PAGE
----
Kathryn from New Jersey asked me if she could wait to have a root canal treatment. She had a tooth that was recently filled, then went to a new dentist who said that there was something on the x-ray that looked like decay under the filling, therefore she needed a root canal treatment. See the earlier post: “There are a lot of things that can look like decay on an x-ray.”
Here is the x-ray she sent, with the tooth in question marked:
And here are my comments:
Maybe there needs to be more training in dental school on radiographic diagnosis. This is by no means a case calling for plunging in and doing a root canal treatment.
Yes, I see the dark area under the filling, but I see three characteristics of this dark area that they are not telling you about:
1) While tooth decay will show up as a dark area, not all dark areas are decay. This could be a radiolucent base material under the filling, a gap in the filling, or decay – three different possibilities.
2) The dark area is on the surface of the tooth. If it is decay, the dentist should be able to poke that area with an explorer and it will be soft. You gave me no indication that they did this because you said, “There is what looks like some decay under the filling on x-rays.”
3) The dark area does not go anywhere near the pulp. Now there is an optical illusion that creates the impression that the dark area is directly under the filling and between the filling and the pulp. The way to deal with that is to cover up the filling, which is white, with your finger. Now look at the remaining tooth structure. When you do that, you can see the clearly defined margins of the dark area (decay would have fuzzy edges) and that they stop well short of the pulp. There are a good 2 to 3 millimeters of solid tooth structure between the filling and the pulp, with no radiolucent area except that which is on the surface of the tooth, which is also a good distance from the pulp.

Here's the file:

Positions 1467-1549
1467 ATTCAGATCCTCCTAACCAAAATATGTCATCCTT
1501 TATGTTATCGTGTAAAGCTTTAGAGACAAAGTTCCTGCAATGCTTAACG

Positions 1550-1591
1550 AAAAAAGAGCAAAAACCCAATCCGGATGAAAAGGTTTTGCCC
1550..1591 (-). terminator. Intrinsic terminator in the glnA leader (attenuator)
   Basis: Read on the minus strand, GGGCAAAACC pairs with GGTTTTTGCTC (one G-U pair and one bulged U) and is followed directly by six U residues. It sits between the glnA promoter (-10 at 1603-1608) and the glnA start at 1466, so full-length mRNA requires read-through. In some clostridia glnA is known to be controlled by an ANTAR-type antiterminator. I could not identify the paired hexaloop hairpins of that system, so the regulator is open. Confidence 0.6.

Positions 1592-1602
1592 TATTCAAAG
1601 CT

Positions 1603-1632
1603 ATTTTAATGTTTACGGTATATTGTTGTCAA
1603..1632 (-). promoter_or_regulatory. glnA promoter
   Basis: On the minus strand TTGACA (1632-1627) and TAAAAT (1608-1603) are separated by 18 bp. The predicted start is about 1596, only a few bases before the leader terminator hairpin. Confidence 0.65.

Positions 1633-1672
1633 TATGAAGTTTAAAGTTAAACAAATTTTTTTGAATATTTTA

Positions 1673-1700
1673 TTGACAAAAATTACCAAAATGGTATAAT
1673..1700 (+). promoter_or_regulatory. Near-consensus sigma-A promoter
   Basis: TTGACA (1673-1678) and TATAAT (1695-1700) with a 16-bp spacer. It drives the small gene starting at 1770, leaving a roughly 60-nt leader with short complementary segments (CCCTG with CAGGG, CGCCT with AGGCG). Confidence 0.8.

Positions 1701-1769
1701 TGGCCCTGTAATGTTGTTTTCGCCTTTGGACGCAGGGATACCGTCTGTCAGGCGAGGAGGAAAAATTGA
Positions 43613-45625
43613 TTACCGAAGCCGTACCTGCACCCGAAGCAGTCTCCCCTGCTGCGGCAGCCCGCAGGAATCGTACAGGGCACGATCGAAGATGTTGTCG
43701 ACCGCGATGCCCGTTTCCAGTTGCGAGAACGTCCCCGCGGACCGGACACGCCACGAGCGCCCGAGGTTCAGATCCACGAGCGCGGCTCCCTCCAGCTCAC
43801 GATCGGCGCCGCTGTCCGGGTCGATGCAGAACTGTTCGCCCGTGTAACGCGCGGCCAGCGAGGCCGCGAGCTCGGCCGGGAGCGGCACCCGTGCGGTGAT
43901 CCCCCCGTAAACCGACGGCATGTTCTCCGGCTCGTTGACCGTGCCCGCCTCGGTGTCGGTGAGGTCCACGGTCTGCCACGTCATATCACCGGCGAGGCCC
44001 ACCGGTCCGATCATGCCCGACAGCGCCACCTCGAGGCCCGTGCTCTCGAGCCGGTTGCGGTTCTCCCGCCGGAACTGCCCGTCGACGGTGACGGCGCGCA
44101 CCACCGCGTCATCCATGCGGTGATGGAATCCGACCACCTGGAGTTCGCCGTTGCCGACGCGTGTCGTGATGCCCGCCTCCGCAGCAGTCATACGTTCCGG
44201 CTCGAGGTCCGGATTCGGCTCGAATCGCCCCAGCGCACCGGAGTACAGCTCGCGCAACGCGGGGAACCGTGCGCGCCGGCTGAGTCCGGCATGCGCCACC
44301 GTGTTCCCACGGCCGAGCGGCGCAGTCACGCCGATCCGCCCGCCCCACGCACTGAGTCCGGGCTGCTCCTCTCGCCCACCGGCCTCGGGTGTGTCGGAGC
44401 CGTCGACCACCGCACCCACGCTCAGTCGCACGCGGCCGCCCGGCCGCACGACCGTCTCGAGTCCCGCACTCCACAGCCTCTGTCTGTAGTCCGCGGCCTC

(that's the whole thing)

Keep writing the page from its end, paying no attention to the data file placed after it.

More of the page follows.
Now I can’t give a definitive diagnosis here without actually seeing your tooth and finding out more about what went on, but I can tell you that if they are just relying on the x-ray, there is no justification for doing a root canal treatment. There is no indication of inflammation near the root tip, which is the first indication of an infected tooth that can be seen on an x-ray. And you are saying that the tooth feels fine.
Finally, there is some clear evidence on the x-ray that the root of the tooth is healthy.
If you look at a clearly healthy tooth – for example, the canine tooth next to this one. There is a thin white line that goes all the way around the root of the tooth. This is called the lamina dura. When a tooth gets infected, one of two things happens to this white line. It either becomes broken in the area around the root tip, or it pulls away from the tooth. When I look at the lamina dura of your lateral incisor, I can follow it all the way around the root tip. Because of the angle, the lamina dura appears more fuzzy than it does on the canine, but it is nonetheless there and intact. THAT is the key to the diagnosis of this tooth. The root is healthy.
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About David A. Hall
Dr. David A. Hall was one of the first 40 accredited cosmetic dentists in the world. He practiced cosmetic dentistry in Iowa, and in 1990 earned his accreditation with the American Academy of Cosmetic Dentistry. He is now president of Infinity Dental Web, a company in Mesa, Arizona that does advanced internet marketing for dentists.